This activation was a direct result of deteriorating relations between the United States and Mexico. On 21 April, President Woodrow Wilson ordered U. S. Naval Forces to Vera Cruz. Shortly after activation, 4th Marines embarked upon the USS South Dakota headed for San Francisco. Upon their arrival they received four companies; the regiment sailed for Mexico. On 28 April, 4th Marines arrived in Acapulco harbor. Reinforcements subsequently arrived in Mazatlán a week and half later; the regiment continued to maintain a presence in Mexican waters patrolling the shore through May and June. However, by the end of June no landing had been deemed necessary and tensions had eased between Mexico and the United States. Shortly thereafter 4th Marines withdrew from Mexican waters and concluded their first Latin American expedition; the regiment returned to San Diego to establish its new home base. Between this time and February 1916 the regiment conducted several missions of force projection off the coast of Mexico.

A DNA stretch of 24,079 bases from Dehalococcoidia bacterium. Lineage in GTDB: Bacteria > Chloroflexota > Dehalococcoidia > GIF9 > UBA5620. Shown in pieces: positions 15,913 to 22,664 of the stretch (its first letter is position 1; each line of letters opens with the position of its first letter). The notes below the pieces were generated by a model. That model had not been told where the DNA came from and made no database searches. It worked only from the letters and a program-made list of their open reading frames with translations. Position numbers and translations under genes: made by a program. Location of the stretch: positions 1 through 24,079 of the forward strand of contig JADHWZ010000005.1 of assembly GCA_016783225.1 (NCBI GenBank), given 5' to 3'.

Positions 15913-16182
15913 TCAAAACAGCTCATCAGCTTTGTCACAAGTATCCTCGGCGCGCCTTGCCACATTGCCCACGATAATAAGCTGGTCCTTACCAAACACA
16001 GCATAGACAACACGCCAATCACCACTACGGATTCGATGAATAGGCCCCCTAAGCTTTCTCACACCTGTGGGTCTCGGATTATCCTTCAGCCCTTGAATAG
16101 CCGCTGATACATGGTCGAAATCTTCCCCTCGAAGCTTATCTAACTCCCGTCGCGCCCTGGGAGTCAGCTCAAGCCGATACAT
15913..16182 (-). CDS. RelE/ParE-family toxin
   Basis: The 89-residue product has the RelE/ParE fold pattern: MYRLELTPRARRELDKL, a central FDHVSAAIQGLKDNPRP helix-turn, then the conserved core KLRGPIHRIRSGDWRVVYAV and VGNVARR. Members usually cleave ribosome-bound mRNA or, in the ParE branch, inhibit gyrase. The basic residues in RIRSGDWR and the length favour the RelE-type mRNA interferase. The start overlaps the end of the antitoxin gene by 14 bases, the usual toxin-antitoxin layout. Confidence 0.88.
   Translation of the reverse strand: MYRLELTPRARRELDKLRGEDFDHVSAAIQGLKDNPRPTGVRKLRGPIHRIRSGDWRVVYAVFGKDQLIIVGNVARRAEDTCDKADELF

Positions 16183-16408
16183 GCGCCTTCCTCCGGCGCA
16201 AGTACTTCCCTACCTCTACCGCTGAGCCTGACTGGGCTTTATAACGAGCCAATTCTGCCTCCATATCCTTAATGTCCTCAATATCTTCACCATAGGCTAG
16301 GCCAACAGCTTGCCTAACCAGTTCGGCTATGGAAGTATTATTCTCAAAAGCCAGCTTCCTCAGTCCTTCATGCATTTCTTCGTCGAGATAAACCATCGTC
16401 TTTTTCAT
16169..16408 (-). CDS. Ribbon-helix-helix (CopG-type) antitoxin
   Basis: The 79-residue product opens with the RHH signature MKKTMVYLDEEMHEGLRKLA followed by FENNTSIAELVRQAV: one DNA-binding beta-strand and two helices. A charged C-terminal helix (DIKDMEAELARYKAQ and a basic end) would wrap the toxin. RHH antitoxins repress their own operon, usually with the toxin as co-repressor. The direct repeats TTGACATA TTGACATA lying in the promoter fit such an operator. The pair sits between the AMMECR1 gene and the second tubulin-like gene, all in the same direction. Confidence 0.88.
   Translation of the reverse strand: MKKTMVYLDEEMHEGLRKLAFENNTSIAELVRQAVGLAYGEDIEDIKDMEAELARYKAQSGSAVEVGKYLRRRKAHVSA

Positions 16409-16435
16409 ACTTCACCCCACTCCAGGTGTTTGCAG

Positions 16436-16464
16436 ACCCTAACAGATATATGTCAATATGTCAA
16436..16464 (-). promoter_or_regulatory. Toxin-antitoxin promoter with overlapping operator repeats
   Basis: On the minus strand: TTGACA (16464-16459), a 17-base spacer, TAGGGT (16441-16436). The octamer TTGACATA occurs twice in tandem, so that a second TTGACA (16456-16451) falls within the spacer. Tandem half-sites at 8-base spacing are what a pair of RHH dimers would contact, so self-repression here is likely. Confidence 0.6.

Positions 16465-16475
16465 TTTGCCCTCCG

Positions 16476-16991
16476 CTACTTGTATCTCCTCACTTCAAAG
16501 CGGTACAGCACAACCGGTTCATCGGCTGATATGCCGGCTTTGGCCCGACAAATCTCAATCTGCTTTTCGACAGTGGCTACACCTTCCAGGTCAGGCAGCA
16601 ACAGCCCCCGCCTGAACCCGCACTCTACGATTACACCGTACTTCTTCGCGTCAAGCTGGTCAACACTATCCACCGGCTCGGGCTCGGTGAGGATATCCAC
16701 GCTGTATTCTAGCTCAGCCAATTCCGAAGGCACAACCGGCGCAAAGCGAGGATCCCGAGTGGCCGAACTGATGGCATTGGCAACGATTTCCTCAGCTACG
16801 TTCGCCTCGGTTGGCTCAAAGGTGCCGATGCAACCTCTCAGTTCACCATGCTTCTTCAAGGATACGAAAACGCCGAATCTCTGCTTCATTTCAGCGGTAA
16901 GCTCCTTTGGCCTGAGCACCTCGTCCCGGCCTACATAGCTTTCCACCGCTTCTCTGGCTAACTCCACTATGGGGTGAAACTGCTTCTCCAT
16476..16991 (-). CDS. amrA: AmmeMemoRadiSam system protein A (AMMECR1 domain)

None had required the Marines to disembark as diplomatic relations were subsequently smoothed over upon their arrival or shortly thereafter. The Dominican Republic broke out in civil war in the spring of 1916. American forces were sent to quell the danger posed to other foreigners there; as the Americans came ashore the rebels withdrew from Santo Domingo, the capital, to Santiago where they had established another rival government. American forces called for reinforcements and 4th Marines was called into action, they left San Diego on 6 June for New Orleans. Three days they boarded the USS Hancock for the Dominican Republic. Disorder and civil war that had long been troubling China flared in the mid 1920s with the foreign community in Shanghai, where fighting between opposing Chinese forces became active, demanding a more permanent protective force; the United States had landed Marines twice in 1925, but in 1927 nationalist forces were on the verge of taking the city and the United States responded with a small force of about 340 Marines sent from Guam followed by the 4th Marine Regiment less the 2d Battalion sailing from San Diego on 3 February 1927 embarked in USS Chaumont.